Among my Many Sins

I wouldn’t hit my brother on the head, or call my bald grade-school principal “Baldy.” I wouldn’t pick my nose and put the snot between the sheets. I wouldn’t shoot a squirrel with a 22, not even if I would be sure to kill it. I wouldn’t torture frogs on a campfire, or jump on Mr. Taddywald’s haystack. I wouldn’t share a cigarette with my buddies in the dry brush behind Hill’s farmstead. I wouldn’t steal vitamin B tablets from Long’s drugstore, or break a cellophane bag of beans in the gormet section at Macy’s and walk away. It’s easy to avoid these sins. I haven’t had many chances to repeat them. They came upon me once each and suddenly, each a special pick and flick of the hand of fate. But it’s not so easy to avoid the hundreds like them, each followed by a separate promise never to do that again, a weed pulled and turned back into the mulch, a balm for my misgivings. What distinguishes the preachy civilized human from his more ignorant predecessors isn’t necessarily the number of his sins. It’s that he pretends to learn from them as he adjusts to his place in a common effort to make the distance between what we are and what we want to be seem less vast.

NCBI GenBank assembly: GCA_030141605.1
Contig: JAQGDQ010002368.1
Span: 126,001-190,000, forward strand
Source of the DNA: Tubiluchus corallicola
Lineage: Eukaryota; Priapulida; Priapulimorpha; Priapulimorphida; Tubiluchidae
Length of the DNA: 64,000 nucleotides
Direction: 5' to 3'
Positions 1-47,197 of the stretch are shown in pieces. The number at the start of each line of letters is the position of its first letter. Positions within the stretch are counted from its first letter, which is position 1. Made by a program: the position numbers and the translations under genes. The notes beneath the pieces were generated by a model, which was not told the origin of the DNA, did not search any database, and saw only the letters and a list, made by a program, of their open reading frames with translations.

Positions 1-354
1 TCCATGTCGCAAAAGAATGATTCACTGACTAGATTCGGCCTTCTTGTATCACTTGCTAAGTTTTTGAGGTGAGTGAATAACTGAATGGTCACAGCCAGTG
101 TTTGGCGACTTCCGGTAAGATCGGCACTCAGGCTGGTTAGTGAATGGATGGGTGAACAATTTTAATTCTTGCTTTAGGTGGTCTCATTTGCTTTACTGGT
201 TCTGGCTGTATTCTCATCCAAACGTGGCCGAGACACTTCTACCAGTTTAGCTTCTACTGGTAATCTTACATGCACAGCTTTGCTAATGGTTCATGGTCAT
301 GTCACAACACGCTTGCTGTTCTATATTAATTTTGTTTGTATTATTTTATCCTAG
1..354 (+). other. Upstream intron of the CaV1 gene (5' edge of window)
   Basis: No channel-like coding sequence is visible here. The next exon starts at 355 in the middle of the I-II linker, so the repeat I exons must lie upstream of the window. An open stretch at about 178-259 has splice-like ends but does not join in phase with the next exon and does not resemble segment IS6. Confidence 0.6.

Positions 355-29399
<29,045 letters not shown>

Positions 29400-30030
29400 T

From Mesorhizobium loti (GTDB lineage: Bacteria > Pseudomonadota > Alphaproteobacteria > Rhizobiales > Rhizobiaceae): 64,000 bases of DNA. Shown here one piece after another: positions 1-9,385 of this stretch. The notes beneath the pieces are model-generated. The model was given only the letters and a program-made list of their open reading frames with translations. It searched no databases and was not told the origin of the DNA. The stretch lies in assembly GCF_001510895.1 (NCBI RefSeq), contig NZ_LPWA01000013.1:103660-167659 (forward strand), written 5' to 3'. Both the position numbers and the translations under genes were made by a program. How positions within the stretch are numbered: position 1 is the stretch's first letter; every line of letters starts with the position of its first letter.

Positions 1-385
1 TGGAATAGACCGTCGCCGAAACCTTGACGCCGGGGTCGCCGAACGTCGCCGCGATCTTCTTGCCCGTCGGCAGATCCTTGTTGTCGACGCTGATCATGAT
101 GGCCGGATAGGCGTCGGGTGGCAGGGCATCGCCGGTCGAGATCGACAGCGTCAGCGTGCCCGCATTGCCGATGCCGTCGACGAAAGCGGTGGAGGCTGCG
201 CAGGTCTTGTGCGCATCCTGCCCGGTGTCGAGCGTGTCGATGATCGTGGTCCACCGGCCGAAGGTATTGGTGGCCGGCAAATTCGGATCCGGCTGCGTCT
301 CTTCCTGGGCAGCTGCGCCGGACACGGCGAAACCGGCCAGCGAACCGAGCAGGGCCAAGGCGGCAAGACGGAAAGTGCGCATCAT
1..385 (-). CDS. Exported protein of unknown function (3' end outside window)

26 January 1986, Menlo Park